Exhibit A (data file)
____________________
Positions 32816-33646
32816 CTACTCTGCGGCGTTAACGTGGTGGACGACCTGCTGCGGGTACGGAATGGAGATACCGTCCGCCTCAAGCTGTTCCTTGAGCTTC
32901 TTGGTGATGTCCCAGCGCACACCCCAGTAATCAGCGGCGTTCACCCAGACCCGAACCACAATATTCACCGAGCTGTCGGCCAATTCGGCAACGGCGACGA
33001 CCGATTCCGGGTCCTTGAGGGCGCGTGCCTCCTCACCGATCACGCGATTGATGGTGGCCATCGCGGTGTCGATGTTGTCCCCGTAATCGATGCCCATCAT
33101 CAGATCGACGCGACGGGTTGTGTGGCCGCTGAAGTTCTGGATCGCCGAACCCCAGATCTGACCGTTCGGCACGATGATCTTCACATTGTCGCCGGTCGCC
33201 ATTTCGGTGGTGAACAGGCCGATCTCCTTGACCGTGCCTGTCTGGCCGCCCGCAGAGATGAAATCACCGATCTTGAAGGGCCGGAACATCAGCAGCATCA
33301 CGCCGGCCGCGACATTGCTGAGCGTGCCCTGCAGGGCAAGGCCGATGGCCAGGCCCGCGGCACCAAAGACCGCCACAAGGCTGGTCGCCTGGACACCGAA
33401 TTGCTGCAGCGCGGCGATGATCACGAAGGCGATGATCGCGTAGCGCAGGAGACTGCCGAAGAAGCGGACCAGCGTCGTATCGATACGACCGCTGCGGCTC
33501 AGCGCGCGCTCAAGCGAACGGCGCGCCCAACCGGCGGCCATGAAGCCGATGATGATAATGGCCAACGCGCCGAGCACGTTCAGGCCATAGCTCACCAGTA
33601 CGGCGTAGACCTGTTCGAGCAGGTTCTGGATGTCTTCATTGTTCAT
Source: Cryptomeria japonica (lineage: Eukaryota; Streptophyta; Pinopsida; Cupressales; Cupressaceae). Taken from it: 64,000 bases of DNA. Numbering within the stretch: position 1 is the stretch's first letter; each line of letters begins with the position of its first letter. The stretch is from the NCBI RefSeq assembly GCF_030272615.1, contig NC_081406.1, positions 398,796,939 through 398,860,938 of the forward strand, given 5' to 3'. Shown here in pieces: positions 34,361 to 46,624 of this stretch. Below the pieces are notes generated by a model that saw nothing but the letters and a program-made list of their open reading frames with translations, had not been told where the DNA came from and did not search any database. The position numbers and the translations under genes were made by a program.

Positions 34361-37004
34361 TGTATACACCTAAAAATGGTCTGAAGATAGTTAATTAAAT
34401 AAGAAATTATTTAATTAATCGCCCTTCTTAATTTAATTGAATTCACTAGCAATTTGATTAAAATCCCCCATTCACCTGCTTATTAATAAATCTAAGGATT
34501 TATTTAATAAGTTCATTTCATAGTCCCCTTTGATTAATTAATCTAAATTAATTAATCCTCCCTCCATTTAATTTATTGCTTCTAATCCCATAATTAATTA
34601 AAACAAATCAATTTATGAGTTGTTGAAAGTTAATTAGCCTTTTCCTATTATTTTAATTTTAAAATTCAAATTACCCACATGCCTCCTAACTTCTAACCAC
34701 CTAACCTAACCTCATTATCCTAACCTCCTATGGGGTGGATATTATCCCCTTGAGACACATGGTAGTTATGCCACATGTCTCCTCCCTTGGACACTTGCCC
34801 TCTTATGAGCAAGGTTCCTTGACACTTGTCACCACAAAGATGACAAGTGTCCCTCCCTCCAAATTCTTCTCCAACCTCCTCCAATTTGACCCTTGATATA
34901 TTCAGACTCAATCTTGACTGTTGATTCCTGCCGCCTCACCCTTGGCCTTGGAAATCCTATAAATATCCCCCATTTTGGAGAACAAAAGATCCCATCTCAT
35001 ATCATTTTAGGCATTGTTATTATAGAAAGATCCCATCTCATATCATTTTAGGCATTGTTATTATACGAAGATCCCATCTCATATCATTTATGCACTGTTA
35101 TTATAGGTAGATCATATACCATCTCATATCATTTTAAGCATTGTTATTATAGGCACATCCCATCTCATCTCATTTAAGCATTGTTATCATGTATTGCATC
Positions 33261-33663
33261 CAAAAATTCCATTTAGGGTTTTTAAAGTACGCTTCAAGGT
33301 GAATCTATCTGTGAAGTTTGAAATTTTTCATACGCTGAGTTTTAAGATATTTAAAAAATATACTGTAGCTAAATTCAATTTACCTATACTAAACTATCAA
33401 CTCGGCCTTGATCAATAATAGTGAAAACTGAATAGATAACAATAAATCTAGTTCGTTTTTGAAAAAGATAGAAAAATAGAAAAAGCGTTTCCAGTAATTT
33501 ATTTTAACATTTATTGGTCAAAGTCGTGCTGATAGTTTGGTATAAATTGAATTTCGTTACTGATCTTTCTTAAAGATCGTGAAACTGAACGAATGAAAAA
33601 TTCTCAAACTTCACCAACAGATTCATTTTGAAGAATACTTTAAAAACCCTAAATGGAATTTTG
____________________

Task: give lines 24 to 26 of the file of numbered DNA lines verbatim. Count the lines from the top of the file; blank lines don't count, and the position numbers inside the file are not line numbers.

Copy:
33301 GAATCTATCTGTGAAGTTTGAAATTTTTCATACGCTGAGTTTTAAGATATTTAAAAAATATACTGTAGCTAAATTCAATTTACCTATACTAAACTATCAA
33401 CTCGGCCTTGATCAATAATAGTGAAAACTGAATAGATAACAATAAATCTAGTTCGTTTTTGAAAAAGATAGAAAAATAGAAAAAGCGTTTCCAGTAATTT
33501 ATTTTAACATTTATTGGTCAAAGTCGTGCTGATAGTTTGGTATAAATTGAATTTCGTTACTGATCTTTCTTAAAGATCGTGAAACTGAACGAATGAAAAA